Monday, November 1, 2010

Disease and Desire- a Primer of Sorts

Holly of the Pervocracy (never, ever safe for work, but that's why I love her) has a great post today about sick sex.

No. It was like coming home. Back to the place where I'm desirable, desiring, fuckable, fucking. Back to where pleasure matters. Back to where bodies are wonderful beautiful things for joy and exploration. Back to being a person.

People- and by people, I mean doctors, friends, loved ones, lovers- get really freaked out by the concept of disabled/chronically ill people as sexual beings. Being disabled makes one, in the mind of others, occupy the same mental space as the elderly and children- sexless beings, or at least beings that damn well ought to be sexless, and if you're not, get on it, because nobody wants to think about amputees getting it on, okay? Yeesh.

Except that disabled =/= sexless. Assumed sexlessness is one of the worst things about disability. And orgasms are better for pain than dilaudid, and that stuff is like being hugged by the almighty, let me tell you.

I am not sexless. I have no desire to be sexless. I like sex. I like desiring and being desired. It's more difficult these days, and sex requires a bit more being careful of aching joints than I'd like, but that doesn't make me sexless. But try having a conversation with a doctor about sex and making sure I can keep having it. They act like I'm requesting they fix my ability to bungee jump or something equally outlandish and unnecessary. How sick are you, really, if you still want to get naked and crazy? seems to be the general implication, along with a hint of I can't believe you made me think about that. Ew.

So, anyway, for today, if you see someone disabled or old or whatever, force yourself to consider that that is a sexual being, too. That is an entire person who has all the same desires and desirings of the able and young and beautiful. Extra credit if you picture it and don't gag.


  1. The movie Saved! had a good sub-plot that kinda-sorta touched on this.

  2. I love that film.

    In real life, my mom had polio when she was a little girl. She can't move her legs, and gets around on crutches and braces.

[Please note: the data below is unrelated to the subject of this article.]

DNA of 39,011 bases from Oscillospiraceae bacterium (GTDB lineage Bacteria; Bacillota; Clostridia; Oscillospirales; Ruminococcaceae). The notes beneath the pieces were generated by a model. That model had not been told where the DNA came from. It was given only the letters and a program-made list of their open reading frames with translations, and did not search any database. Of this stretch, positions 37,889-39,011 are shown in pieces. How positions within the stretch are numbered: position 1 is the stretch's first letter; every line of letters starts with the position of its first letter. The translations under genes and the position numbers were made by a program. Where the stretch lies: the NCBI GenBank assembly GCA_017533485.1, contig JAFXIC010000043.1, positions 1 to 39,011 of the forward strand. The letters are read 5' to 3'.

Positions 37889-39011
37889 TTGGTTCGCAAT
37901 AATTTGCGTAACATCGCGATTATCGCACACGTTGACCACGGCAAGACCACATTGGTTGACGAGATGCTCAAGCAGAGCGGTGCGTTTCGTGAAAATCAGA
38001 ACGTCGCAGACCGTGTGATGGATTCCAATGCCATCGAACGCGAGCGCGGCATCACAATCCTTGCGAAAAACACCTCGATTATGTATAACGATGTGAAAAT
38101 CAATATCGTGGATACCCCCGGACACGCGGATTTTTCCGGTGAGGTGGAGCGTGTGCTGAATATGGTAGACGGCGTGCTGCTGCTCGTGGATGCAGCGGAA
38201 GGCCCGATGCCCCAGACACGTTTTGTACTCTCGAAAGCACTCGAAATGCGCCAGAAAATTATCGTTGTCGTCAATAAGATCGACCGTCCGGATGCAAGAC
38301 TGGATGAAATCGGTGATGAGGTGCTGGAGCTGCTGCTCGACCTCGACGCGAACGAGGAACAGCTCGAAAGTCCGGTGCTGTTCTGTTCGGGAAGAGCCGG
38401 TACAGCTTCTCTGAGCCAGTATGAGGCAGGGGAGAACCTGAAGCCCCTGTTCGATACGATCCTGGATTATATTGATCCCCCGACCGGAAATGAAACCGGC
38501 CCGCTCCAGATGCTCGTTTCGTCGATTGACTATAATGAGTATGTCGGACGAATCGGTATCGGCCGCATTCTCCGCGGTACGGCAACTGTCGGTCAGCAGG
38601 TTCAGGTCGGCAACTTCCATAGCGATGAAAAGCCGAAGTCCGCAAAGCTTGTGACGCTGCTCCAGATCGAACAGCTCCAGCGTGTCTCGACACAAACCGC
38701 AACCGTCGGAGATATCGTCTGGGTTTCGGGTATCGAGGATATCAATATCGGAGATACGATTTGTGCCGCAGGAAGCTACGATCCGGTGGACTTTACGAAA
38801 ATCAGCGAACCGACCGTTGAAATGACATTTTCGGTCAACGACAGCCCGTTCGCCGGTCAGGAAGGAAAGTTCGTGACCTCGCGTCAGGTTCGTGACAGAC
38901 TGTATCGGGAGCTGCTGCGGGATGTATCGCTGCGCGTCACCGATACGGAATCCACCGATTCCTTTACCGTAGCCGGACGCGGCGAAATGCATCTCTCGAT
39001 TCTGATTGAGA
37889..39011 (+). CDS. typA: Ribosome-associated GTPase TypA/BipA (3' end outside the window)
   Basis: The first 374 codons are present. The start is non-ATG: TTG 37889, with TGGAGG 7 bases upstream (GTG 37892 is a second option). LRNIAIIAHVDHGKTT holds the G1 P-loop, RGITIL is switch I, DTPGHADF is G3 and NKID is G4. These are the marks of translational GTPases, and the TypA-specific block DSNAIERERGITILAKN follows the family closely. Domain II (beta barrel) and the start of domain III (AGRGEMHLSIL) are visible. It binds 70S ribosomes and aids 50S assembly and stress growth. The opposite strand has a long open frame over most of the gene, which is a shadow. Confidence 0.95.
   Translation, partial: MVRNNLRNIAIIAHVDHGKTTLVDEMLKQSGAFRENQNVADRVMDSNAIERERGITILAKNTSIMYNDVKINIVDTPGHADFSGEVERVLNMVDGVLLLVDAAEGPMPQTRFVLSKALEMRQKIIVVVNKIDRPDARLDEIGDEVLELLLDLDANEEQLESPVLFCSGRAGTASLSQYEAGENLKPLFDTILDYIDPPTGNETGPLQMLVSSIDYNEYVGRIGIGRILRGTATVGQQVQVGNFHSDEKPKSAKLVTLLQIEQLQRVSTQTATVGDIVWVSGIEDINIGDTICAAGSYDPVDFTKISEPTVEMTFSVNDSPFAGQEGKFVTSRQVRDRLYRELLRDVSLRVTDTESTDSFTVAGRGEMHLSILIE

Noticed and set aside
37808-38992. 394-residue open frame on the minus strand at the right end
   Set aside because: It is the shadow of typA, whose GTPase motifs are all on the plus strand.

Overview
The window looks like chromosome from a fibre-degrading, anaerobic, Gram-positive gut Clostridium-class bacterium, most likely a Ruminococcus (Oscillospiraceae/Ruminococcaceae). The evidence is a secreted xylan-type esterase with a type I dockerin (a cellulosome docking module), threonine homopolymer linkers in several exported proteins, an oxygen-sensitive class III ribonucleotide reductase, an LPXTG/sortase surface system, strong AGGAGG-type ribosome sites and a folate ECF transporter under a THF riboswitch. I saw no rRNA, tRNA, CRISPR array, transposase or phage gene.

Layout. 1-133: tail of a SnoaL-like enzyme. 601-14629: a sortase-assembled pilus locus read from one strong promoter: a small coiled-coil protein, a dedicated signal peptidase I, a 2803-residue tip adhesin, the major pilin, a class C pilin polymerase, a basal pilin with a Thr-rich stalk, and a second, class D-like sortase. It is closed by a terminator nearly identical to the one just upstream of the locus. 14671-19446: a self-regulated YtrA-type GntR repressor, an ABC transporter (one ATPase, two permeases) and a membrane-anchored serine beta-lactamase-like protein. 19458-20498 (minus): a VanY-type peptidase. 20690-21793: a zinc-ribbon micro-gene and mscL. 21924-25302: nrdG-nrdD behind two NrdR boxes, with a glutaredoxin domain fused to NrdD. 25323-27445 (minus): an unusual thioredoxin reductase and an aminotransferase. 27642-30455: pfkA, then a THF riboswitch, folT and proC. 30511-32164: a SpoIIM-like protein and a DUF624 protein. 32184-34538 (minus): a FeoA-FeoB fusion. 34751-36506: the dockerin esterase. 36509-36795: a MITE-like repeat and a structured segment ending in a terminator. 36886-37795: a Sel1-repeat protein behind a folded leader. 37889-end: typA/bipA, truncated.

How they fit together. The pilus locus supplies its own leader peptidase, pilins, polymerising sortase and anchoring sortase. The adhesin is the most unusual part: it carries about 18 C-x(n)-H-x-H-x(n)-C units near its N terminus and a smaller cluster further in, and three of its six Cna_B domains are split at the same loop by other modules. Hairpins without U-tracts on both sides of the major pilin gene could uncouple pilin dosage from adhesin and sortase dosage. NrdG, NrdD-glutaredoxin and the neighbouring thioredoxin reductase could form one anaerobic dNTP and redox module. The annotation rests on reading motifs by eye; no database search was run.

And yet, I got here somehow...

  3. Yeah, sexuality is half about body parts, half about the brain. Take away the body parts (or render them less-than-useful) and you've still got a brain looking for a healthy romp.

    It's hard to imagine disabled sexuality, but then again, I've got very overweight friends with healthier sex-lives than mine, so I often think that I'm the one with the problem.

    Heck, I *know* I'm the one with the problem...

  4. WEM, I'd argue it's ALL in the head. When sex is great it's because your head is in the right place, and when it's crap, and it can be crap, it's because you couldn't concentrate, distracted, disgusted, whateever, all head issues.

  5. you're VERY right, PF. i once [not very long ago - in between surgeries, actually] had a doctor tell me "if you can want to have sex, you DO NOT HURT"

    what?! seriously, i've been in constant chronic pain since i was NINE YEARS OLD. there's NOTHING that i've done that i have done WITHOUT HURTING!

    my problem NOW is getting doctors to have the conversation about "look, i actually *DO* hurt too much to have sex and this is BAD can we PLEASE do something about this?!?!?!"


    funny, irreverent, story. my mom used to be crazy. C.R.A.Z.Y. loopy. nuts.

    she'd go off on something stupid, i'd say "jesus, go get LAID already!" or something similar.

    couple years ago, Bad Something happened - i waited for the explosion.
    no explosion.
    i said "where's the explosion? you ALWAYS freak about crap like this"
    she said
    "how can i explode? Wes made me explode TOO much last night - no energy for it tday"

    once i got past the whole "great my mom's make sex PUNS" issue, i said "TOLD YOU SO" bcuz i'm FIVE and love to tell people i told them so :D

  6. ODR, I don't disagree. The "body parts" bit I meant only in the sense that if they're missing, sex is fairly difficult. Beyond that, it really is all between the ears...


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